This is the "Home" page of the "Becoming a Librarian" guide.
Alternate Page for Screenreader Users
Skip to Page Navigation
Skip to Page Content

Becoming a Librarian  

Are you a student at SOU and thinking about becoming a librarian? Then this guide is intended for you.
Last Updated: May 7, 2013 URL: http://libguides.sou.edu/librarian Print Guide RSS Updates
Home Print Page
  Search: 
 

Library Programs (ALA accredited)

Articles and Websites about Becoming a Librarian

Statistics, Salaries, and Prospects

 

Books about Becoming a Librarian

Cover Art
So You Want to Be a Librarian - Lauren Pressley
Call Number: Available through Summit
ISBN: 0980200482
Publication Date: 2009
You can also download this book for free here.

Cover Art
The Nextgen Librarian's Survival Guide - Rachel Singer Gordon
Call Number: Available through Summit
ISBN: 1573872563
Publication Date: 2006



Librarian

Profile Image
Emily Miller-Francisco
 

Talk to a Librarian

Feel free to e-mail or call one (or more) of the librarians at SOU to talk about your interests in librarianship. Go to the Library Faculty page to see the librarians here. Also, if you're interested in becoming a public librarian, you may find it useful to talk to someone at the Ashland Public Library.

 

Tips

Every career path is different, but here are some tips that you might find useful.

  • Get experience  
    If you don't have library experience already, try to get a job working or volunteering in one. This can be an important step in networking and also seeing how libraries operate. It might also be helpful to try volunteering for an online answering website.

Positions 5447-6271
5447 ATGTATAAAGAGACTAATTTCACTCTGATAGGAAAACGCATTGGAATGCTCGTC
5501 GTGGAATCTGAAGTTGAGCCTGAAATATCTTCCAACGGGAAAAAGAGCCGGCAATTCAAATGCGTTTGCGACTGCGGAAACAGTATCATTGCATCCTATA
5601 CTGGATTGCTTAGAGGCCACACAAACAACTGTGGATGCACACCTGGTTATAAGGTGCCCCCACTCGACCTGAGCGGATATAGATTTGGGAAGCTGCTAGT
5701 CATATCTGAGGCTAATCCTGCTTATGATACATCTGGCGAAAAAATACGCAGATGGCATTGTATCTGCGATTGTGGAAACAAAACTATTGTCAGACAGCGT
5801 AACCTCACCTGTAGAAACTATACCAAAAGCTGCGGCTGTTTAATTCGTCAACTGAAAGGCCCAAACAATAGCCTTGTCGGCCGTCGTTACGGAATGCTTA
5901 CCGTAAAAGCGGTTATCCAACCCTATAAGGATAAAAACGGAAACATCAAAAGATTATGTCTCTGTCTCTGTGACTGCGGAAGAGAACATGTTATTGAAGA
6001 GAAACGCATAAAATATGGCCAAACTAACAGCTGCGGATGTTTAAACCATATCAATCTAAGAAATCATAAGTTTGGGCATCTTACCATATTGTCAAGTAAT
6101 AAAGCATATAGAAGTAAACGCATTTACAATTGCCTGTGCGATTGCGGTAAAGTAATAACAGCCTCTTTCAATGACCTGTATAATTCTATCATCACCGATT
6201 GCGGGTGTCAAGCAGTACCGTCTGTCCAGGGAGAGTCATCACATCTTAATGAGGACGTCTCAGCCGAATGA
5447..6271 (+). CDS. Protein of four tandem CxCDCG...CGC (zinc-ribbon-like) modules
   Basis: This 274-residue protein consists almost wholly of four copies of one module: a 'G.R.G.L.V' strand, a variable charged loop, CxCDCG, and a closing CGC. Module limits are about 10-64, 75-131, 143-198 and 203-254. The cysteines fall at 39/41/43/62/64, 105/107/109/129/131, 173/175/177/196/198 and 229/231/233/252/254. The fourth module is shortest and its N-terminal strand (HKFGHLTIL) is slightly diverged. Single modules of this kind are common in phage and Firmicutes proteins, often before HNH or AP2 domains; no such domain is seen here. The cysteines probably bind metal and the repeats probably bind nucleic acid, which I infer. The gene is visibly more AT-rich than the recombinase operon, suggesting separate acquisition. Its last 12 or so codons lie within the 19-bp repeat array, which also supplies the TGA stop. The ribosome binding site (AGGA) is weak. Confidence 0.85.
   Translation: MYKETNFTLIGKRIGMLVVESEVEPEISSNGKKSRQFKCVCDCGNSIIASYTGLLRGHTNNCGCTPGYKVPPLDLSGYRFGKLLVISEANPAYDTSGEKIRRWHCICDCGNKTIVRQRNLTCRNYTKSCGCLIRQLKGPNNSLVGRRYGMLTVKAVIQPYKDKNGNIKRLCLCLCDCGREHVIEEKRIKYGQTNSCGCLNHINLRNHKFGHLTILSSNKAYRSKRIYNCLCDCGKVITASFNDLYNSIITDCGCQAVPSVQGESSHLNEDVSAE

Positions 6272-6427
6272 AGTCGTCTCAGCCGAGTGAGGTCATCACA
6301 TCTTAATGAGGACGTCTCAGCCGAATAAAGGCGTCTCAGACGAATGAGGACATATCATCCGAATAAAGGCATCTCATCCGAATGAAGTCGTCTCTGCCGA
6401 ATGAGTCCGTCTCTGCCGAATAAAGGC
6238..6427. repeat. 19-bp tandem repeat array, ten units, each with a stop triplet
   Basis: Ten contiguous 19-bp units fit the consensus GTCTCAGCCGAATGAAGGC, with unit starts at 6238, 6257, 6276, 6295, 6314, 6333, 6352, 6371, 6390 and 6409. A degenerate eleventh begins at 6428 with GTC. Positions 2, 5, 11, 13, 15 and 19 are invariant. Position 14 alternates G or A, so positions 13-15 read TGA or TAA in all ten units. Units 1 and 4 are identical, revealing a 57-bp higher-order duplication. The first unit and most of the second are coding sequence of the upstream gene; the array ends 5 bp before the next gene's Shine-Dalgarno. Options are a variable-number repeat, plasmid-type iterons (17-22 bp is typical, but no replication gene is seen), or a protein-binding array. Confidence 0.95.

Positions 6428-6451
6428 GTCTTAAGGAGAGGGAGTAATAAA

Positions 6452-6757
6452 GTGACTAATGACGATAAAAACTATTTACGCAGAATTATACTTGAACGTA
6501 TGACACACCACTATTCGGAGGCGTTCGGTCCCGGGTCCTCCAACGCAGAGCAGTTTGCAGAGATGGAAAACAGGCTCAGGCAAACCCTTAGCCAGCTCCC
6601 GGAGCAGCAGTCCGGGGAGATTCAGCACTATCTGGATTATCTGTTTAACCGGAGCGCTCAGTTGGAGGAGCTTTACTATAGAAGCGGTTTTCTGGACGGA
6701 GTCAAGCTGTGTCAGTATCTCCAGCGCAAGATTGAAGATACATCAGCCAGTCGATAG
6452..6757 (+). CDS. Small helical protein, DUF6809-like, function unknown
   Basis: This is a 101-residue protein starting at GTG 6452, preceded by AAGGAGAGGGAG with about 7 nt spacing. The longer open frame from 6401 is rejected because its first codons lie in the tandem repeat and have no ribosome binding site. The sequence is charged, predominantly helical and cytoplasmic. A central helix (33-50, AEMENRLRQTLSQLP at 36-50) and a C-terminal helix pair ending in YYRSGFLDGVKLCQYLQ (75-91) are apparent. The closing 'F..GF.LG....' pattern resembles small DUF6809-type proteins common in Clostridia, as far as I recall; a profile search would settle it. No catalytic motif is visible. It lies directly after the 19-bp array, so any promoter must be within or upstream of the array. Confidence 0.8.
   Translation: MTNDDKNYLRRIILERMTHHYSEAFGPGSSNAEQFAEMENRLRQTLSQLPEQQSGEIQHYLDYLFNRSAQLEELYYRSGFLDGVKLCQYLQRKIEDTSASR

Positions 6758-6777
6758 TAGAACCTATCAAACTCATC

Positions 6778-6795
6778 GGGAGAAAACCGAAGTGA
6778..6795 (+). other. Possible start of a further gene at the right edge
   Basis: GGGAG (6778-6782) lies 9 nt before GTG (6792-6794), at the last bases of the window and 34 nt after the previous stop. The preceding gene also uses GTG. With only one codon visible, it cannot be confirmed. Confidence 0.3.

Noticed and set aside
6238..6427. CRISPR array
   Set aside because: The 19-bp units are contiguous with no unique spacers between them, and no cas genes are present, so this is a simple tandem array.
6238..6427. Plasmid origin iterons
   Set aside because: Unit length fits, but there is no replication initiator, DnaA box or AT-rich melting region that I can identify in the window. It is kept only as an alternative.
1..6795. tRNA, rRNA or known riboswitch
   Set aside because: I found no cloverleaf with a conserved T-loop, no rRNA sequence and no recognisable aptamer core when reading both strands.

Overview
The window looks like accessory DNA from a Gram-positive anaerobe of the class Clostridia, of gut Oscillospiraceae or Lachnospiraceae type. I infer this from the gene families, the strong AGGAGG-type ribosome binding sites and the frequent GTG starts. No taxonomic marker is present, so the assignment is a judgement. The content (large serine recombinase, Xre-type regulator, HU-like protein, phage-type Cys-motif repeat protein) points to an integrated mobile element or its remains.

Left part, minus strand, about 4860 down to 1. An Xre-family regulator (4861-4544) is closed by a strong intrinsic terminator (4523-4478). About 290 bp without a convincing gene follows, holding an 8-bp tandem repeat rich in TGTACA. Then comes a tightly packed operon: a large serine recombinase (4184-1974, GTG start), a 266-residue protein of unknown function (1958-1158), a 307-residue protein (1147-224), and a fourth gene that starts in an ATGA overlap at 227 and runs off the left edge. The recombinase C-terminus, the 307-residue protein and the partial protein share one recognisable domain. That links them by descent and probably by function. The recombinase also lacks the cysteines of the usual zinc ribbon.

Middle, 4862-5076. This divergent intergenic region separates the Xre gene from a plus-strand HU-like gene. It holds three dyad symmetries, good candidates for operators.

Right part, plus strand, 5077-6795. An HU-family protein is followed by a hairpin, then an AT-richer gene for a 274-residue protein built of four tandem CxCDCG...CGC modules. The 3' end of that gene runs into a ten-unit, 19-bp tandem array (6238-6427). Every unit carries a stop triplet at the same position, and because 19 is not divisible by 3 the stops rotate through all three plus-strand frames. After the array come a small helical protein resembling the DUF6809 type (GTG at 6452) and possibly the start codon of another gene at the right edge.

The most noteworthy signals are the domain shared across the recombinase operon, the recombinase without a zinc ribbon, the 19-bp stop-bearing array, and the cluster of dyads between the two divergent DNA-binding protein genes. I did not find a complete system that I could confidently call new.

• Talk to librarians in the field  
    Librarians tend to be friendly folk and very happy to talk to students interested in pursuing a career in librarianship.
  • Join an association
    On the left I list several possible associations that you might be interested in. There are lots more if your interests are more specific. Many of the associations have special student rates. They are great ways to learn more about the field and to network.
  • Read job listings
    On the left I list some librarian job listing sites. It can be helpful to peruse them to see what kind skills are being requested. I especially recommend learning what you can about technology.
  • Study Broadly
    Unless you have your heart set on being a specialist librarian (e.g. a medical, legal, business, or children's librarian), I would recommend that you get as broad of an education as you can. (Again, classes in computer science are likely to be especially helpful.) 
  • Go to an ALA-accredited program
    There are other options out there, but an ALA-accredited degree will give you the most options when you graduate. Many jobs require it.
Description

Loading  Loading...

Tip